Eclipse Observations with the Airborne Coronal Emission Surveyor (ACES)  

The Airborne Coronal Emission Surveyor (ACES) is a new instrument using the Airborne Stabilized Platform for Infrared Experiments (ASPIRE) to explore the large-scale coronal IR emission spectrum during the 2024 total solar eclipse. ACES and ASPIRE will fly on the NSF NCAR Gulfstream V along the path of totality during the second Great American Eclipse in 2024. ACES will use the 20 cm optical feed from ASPIRE to map emission line intensity as a function of radius and solar magnetic structure.

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C-130 from CAESAR March 2024

Cold Air Outbreak Experiment in the Sub-Arctic Region (CAESAR)

One of Earth's most intense air mass transformations happens when cold Arctic air flows out over the much warmer open oceans in so-called Cold-Air Outbreaks (CAOs). The surface heat fluxes are among the highest observed on Earth, supporting highly convective clouds capable of producing heavy snowfall and occasionally spawning intense "polar lows." Surprisingly little is known about their Lagrangian evolution, the relationship between up- and downstream conditions, and between the surface fluxes, boundary-layer structure, cloud and precipitation properties, and mesoscale circulations. These clouds provide a powerful modeling test bed for improving the representation of mixed-phase cloud processes in large eddy simulations, numerical weather prediction, and global climate models. 

2023 FARE Users Workshop Round Logo

The NSF-sponsored Facilities for Atmospheric Research and Education (FARE) FARE Users' Workshop final report was published March 2024. The workshop highlighted the Lower Atmosphere Observing Facilities (LAOF) and the Community Instruments and Facilities (CIF) where the community engaged in discussions related to science drivers, emerging technologies and community needs within the content of observational atmospheric research.

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ISFS SOS setup at RMBL.

NSF Facility and Instrumentation Request Process (FIRP)

A revised version of the Facility and Instrumentation Request Process (FIRP) solicitation was published by NSF on 3 July 2023.  The solicitation describes the mechanism by which the research community can propose projects that require access to facilities and instrumentation sponsored by the Facilities for Atmospheric Research and Education (FARE) Program in the Division of Atmospheric and Geospace Sciences (AGS).  Specialized FARE instrumentation and facilities include the Lower Atmosphere Observing Facilities (LAOF) and the Community Instruments and Facilities (CIF).  For more information, please contact Dr. Shree Mishra, NSF FARE Program Director  (sumishra@nsf.gov).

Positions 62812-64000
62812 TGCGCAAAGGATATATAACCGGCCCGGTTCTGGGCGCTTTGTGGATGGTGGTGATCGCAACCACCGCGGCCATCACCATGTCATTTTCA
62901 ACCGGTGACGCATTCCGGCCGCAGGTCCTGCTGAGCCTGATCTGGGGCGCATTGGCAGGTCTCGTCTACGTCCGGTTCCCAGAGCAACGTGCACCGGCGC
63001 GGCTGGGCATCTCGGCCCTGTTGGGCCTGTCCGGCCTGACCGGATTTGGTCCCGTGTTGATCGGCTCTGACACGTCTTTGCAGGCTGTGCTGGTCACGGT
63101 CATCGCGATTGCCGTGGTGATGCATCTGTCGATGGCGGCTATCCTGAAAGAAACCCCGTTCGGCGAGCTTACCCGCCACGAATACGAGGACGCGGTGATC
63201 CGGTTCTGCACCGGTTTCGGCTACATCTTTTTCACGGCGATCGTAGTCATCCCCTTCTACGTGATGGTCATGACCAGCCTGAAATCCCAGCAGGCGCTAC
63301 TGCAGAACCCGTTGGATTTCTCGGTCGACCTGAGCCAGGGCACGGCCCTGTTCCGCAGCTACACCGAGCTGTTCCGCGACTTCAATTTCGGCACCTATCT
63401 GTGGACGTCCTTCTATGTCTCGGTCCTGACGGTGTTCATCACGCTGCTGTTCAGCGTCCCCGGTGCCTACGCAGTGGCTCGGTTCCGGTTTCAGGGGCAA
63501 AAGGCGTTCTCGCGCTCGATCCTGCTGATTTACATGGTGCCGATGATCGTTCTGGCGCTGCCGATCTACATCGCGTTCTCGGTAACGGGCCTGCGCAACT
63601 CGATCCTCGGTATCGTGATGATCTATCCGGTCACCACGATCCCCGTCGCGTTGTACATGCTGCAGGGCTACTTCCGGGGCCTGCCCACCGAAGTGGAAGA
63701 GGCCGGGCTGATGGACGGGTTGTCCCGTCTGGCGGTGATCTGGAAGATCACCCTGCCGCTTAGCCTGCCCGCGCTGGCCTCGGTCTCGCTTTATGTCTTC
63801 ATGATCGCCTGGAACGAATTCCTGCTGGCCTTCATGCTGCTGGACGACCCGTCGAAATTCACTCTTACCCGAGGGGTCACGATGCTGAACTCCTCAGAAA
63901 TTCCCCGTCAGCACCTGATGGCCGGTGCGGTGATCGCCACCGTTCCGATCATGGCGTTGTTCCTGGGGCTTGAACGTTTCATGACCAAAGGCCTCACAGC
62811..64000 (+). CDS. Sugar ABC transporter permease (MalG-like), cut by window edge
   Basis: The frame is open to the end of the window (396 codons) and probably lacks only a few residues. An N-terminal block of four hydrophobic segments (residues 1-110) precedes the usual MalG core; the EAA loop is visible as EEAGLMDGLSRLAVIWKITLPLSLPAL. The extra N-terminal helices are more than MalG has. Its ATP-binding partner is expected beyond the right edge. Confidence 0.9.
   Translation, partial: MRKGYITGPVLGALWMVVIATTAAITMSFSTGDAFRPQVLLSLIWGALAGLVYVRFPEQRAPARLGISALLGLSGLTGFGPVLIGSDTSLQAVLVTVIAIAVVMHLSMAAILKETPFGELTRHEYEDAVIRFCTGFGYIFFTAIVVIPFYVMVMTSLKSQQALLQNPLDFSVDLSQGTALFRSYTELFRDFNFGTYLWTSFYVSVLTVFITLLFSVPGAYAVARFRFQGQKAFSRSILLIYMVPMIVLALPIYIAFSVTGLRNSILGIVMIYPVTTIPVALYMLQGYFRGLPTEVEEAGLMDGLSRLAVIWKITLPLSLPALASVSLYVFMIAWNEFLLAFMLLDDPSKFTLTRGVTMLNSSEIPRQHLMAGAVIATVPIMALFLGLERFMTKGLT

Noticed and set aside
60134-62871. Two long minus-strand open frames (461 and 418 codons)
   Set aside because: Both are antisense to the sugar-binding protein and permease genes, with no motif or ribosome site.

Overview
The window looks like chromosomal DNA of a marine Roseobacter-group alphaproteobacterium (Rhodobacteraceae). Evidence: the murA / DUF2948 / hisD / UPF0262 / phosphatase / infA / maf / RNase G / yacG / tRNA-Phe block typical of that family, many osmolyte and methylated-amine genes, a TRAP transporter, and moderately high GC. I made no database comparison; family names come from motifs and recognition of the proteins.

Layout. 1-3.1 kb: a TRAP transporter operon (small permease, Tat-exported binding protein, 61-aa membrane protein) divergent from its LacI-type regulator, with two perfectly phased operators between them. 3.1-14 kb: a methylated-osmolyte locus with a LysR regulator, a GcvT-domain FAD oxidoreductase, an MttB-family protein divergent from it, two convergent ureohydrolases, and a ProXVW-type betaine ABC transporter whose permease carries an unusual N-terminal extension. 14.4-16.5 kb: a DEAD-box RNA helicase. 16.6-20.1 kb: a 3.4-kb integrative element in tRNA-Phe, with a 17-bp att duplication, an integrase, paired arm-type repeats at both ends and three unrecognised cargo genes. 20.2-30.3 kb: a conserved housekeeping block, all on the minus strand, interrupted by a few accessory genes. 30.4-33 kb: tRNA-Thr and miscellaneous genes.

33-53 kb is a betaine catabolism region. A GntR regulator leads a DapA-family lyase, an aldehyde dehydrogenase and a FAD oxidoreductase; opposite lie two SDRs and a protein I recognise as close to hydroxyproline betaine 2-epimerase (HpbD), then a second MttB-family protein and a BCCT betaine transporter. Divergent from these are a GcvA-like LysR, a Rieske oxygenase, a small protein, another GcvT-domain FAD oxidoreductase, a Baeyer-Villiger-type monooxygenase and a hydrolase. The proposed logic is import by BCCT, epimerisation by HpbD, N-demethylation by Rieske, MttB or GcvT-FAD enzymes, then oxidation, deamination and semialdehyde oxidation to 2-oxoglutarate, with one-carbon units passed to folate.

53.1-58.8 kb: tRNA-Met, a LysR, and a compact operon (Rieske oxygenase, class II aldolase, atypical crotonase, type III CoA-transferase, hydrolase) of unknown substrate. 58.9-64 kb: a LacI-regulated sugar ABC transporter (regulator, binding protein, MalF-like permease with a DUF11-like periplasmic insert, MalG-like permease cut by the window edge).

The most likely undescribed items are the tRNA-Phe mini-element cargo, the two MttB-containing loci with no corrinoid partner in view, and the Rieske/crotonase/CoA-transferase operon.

Explore NCAR-managed Lower Atmosphere Observing Facilities for your field research

EOL manages and operates a portfolio of multi-user national facilities that are sponsored by NSF.  The NCAR-managed Lower Atmosphere Observing Facilities include:

These specialized facilities and instrumentation can be requested to carry out the scientific field work associated with the investigation of a wide range of geophysical phenomena.


About Data Services

EOL offers comprehensive data management, archival, and stewardship services to the observational research community. NSF-funded research teams rely on EOL to facilitate the implementation of tailored and comprehensive data management plans for field campaigns.

EOL Field Program Support Services

EOL provides specialized and scalable services to the research community in support of atmospheric field programs.  Services include data management, project management, and operations center support. 

EOL in the News

Read stories and articles about the incredible work by EOL staff and our suite of requestable Lower Atmosphere Observing Facilities (LAOF).

The Mystery of Missing Water From Mountain Sources

On the westward side of the Rocky Mountains, the Upper Colorado River Basin has historically been a wintertime storage bin for snowpack. As the snowpack melts, the resulting runoff joins water sources from other mountain watersheds and fills the coffers of streams and rivers fanning out into the Western United States.

EOL Scientist Spotlight: Hunga Tonga-Hunga Ha’apai Volcano Eruption Plume Study

Dr. Holger Vömel, a Senior Scientist in EOL’s In-situ Sensing Facility, has a publication in Science, on his study of the 15 January 2022 eruption of the Hunga Tonga-Hunga Ha’apai volcano. 

How monsoon winds impact climate change by transporting pollutants into the upper atmosphere

While the Asian monsoon brings rain that is vital for the agricultural economy of the vast region, it is also known to suck up into the upper atmosphere chemical pollutants that accelerate climate change.